Football is a sport. Professional football is a sports-related entertainment business. The distinction matters. Businesses exist to make money. Period. End of sentence; end of debate. Any business that fails to satisfy the customer’s expectations is doomed.
That’s a simple fact of life that seems to have eluded leadership of social justice causes. Enter Shaun King, professional agitator.
Of course, to actually understand business one would actually have to work for a living, rather than constantly trying to foment racial tensions to turn a quick buck, but it’s obviously much easier to make demonstrably false claims about an NFL franchise so people donate to the cause. So King recently tweeted that Philadelphia Eagles owner Jeffrey Lurie had publicly announced that his team would never sign QB Colin Kaepernick because of his kneeling protest of the national anthem.
The only problem is that the tweet wasn’t remotely close to being true. The Eagles soon released the transcript of what Mr. Lurie actually said — which was the team was currently happy with their current quarterback situation, but if anything changed, the team would be interested in a further evaluation of Mr. Kaepernick as a potential replacement for an injured or under-performing team member.
Mr. King asserted that the Eagles retained a white player in the past known for using a racial epithet in order to portray the team as discriminating against Kaepernick because of race, while conveniently ignoring the fact that the Eagles had also employed Michael Vick after his release from prison at the risk of alienating animal lovers nationwide. Other critics have more generously described Mr. King’s tweet as unfair, wrong, and inaccurate.
Personally, I think they were deliberate and malicious lies being spread for personal profit.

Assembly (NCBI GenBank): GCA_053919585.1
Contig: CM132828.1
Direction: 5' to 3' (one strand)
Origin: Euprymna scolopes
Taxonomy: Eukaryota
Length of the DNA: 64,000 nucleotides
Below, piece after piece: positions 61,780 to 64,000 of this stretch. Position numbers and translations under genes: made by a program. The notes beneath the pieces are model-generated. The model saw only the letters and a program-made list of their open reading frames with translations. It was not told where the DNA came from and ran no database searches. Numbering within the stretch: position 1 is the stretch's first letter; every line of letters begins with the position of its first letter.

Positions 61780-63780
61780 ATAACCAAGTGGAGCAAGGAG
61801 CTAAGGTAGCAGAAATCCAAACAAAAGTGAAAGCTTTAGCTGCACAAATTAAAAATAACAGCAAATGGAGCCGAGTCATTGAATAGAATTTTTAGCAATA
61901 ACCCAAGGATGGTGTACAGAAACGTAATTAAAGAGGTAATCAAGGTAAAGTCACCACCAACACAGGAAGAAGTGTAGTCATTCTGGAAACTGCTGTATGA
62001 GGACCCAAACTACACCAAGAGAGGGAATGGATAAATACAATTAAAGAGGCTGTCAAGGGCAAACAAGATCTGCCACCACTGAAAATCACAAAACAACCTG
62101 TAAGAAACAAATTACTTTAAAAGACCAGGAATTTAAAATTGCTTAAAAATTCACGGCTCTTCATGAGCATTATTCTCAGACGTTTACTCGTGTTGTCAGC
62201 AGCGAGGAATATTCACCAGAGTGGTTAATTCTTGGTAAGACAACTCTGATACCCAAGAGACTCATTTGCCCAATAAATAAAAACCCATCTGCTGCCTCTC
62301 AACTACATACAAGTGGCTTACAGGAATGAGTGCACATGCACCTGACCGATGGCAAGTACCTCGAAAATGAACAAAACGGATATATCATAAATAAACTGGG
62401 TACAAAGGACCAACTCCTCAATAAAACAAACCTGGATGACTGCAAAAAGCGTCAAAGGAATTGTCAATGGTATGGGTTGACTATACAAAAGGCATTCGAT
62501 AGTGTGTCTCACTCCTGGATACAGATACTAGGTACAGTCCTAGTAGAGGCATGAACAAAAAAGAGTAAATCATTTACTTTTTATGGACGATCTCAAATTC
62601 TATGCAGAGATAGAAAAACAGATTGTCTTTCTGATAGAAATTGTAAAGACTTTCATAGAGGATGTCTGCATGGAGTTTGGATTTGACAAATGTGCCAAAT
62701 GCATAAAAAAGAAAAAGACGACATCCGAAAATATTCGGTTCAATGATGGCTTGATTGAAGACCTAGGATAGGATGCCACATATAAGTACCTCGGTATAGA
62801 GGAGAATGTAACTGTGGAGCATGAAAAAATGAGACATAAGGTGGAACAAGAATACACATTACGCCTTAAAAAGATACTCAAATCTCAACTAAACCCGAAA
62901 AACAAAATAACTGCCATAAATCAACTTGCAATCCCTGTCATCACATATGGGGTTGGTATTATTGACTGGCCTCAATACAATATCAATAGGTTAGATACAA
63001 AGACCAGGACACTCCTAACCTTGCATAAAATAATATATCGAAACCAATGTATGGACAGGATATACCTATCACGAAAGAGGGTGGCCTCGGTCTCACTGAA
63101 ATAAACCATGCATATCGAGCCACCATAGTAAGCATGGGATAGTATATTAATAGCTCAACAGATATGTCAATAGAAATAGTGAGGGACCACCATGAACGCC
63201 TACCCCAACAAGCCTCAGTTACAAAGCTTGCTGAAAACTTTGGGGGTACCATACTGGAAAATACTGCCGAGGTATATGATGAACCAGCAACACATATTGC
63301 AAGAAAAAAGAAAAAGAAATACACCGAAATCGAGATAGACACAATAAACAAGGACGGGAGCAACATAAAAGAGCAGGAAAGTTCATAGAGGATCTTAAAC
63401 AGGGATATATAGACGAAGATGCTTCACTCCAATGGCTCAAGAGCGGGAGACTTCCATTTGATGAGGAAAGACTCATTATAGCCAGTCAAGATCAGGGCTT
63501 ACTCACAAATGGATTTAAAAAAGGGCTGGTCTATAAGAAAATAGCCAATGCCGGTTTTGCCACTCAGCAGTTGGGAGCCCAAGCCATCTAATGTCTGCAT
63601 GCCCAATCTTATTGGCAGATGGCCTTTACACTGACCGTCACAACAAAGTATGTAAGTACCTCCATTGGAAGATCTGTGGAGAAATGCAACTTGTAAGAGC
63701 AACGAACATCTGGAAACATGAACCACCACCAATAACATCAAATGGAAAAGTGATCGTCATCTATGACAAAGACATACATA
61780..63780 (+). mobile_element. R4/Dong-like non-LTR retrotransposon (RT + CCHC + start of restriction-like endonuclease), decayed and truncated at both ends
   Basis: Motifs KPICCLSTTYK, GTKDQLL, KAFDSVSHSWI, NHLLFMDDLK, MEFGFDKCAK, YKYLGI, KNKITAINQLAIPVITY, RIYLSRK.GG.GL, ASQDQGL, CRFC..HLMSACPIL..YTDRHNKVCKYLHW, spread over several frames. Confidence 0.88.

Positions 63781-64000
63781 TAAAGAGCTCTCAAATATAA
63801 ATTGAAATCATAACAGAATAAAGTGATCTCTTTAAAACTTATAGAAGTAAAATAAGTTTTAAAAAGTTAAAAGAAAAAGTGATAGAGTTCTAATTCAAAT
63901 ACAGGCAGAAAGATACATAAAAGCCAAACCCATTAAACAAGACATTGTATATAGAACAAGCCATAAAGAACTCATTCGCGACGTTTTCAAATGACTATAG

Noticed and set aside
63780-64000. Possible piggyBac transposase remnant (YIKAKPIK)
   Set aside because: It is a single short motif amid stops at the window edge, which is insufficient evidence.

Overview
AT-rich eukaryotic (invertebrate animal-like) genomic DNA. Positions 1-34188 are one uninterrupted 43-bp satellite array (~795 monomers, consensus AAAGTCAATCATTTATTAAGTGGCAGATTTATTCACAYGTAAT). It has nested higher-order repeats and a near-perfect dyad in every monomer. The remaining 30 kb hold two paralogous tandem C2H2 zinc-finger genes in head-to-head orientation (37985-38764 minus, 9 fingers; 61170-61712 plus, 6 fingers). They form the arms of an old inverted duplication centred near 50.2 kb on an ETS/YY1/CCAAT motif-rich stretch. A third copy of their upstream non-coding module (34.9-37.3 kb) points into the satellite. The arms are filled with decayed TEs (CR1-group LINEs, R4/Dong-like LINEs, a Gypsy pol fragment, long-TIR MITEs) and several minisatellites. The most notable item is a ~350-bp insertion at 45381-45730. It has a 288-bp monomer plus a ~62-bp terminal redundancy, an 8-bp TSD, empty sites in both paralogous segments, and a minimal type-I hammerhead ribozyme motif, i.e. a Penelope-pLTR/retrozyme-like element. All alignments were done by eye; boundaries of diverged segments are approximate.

Sure enough, the professional rabble-rouser doubled down. Rather than apologizing for what theoretically could have been an honest mistake, King has since called for a general boycott of the NFL. Presumably he intends to lead public pressure on the entire league until somebody capitulates and offers Kaepernick a contract.
Once again, the problem for Mr. King is his lack of understanding that professional football is a business with a customer base known as the general public.
This includes some people who are sympathetic to Black Lives Matter protestors, and others who aren’t. In reality, no one has deprived Colin Kaepernick of his First Amendment rights to free speech. At the same time, no business has an obligation to hire and pay someone millions of dollars for the privilege of potentially angering millions of their customer base and potentially causing themselves financial harm.
People also seem to forget that Kaepernick was under contract. He got greedy and opted out, gambling he’d make more money. He took the risk, and should have known the reward was not guaranteed. The problem for a player like Kaepernick is that football is a team game where the quarterback manages the offense, but that doesn’t always make him the best player on the team.
In fact, Trent Dilfer only passed for about 150 yards and one touchdown, but still led the Baltimore Ravens to victory in Super Bowl XXXV because he didn’t turn the ball over. He played smart and didn’t try to do too much. Ray Lewis was the star on that team.
Strangely enough, the same networks who pay millions of dollars to the NFL for the privilege of televising games continue to call attention to the small minority of players protesting such as Michael Bennett, Marshawn Lynch, or Kaepernick.
It would seem that if the cameras simply stopped panning the sidelines during the anthem and stopped reporting on the players showing disrespect to the very country giving them the opportunity to earn millions of dollars, for one year of work, people might forget about Kaepernick and someone might even decide he’s worth the risk and the headache of having an attention-seeking player on the team.
After all, teams need fans, but ideally, they also want to win football games. Perhaps the league ought to consult with their business associates about this issue.
The NFL must compete for entertainment dollars with many other possibilities including college football, which some fans already prefer. The problem for the league is simple economics. Fans making less than $75,000 per year may not want to spend more than $100 per ticket to watch an average to mediocre player sit on his fanny as a deliberate show of disrespect for this land of opportunity. Quite frankly, it’s bad for business to let a few disgruntled employees drive away their customer base, especially if the customers perceive the anger issues are somewhat directed toward them.
That’s Economics 101. I’m guessing Mr. King must have studied drama instead.